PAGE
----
“The ‘active, the intelligent and the healthy’ were not placed in a better position to gain Task Work credits than ‘the weak, the ignorant and the sickly and to diminish as far as possible the inequalities produced by these and other causes’ “
A detailed monthly credit register was recorded for each convict according to this model:
An Appetite for Severity
However fair the task work system may have been, Superintendent May’s strong feelings on penal reform closely reflected those of British reformers of the time: “encouragement to good behaviour by enforcing silence and self-control”, constant surveillance and the strictest discipline. His severity in enforcing these principles was “possibly even more than British reformers would have approved”.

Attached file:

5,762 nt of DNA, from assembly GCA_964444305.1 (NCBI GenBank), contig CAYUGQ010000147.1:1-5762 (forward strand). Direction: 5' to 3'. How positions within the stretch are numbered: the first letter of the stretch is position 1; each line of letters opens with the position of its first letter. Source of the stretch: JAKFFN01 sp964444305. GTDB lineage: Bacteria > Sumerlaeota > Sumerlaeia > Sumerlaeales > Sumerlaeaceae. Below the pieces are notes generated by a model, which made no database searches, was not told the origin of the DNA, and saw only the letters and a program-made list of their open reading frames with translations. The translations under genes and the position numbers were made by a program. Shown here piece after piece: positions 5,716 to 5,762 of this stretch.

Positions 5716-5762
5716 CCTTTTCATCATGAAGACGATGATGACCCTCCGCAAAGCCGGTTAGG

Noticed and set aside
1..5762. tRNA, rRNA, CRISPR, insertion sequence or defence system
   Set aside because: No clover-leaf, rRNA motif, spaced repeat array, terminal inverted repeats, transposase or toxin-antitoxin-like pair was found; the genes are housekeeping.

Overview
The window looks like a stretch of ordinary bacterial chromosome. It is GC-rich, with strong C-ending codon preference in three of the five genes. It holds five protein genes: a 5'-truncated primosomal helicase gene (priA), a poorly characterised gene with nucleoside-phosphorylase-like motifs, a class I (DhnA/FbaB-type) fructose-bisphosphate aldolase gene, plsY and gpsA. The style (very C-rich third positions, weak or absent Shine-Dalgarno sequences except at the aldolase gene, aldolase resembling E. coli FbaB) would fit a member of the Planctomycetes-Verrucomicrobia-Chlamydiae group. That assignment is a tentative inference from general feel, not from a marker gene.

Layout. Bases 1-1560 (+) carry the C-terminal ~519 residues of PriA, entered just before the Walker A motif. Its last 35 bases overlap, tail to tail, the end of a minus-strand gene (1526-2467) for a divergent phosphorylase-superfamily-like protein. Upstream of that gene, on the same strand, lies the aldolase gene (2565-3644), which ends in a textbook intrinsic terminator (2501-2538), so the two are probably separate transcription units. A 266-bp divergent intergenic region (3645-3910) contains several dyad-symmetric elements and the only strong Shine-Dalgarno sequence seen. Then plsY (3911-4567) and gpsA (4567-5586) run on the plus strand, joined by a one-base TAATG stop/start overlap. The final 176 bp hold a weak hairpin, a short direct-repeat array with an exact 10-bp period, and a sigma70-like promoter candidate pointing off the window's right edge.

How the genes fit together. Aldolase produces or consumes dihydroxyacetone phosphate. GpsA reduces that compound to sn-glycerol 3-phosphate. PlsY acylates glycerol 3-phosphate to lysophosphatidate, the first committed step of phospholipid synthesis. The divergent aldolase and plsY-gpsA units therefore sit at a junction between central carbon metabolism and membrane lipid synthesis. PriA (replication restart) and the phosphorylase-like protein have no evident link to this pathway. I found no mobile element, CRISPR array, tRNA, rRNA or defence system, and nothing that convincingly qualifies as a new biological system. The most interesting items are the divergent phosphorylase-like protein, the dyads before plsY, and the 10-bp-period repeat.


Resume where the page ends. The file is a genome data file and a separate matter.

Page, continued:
Life at the Cascades Factory had always been hard, with harsh regulations, constant overcrowding, insufficient food and the relentless cold and damp environment of a high-walled compound in a sun-starved valley. Now, talking amongst inmates in virtually any circumstances – at the mess table, at muster, at work, in the dormitories – was a punishable offence. It’s endearing to see that high-spirited behaviour such as ‘singing and dancing’ and ‘making signs and laughing in Chapel’ persisted, despite the looming risks. Other offences included untidiness, neglect of work and the absurdly minor act of “sleeping in her cap” (Alexander, ed. Repression, reform & resilience, 2016, p. 156-160). At the Sunday muster of all inmates, the names, offences and sentences of the latest offenders were read out as an additional humiliation.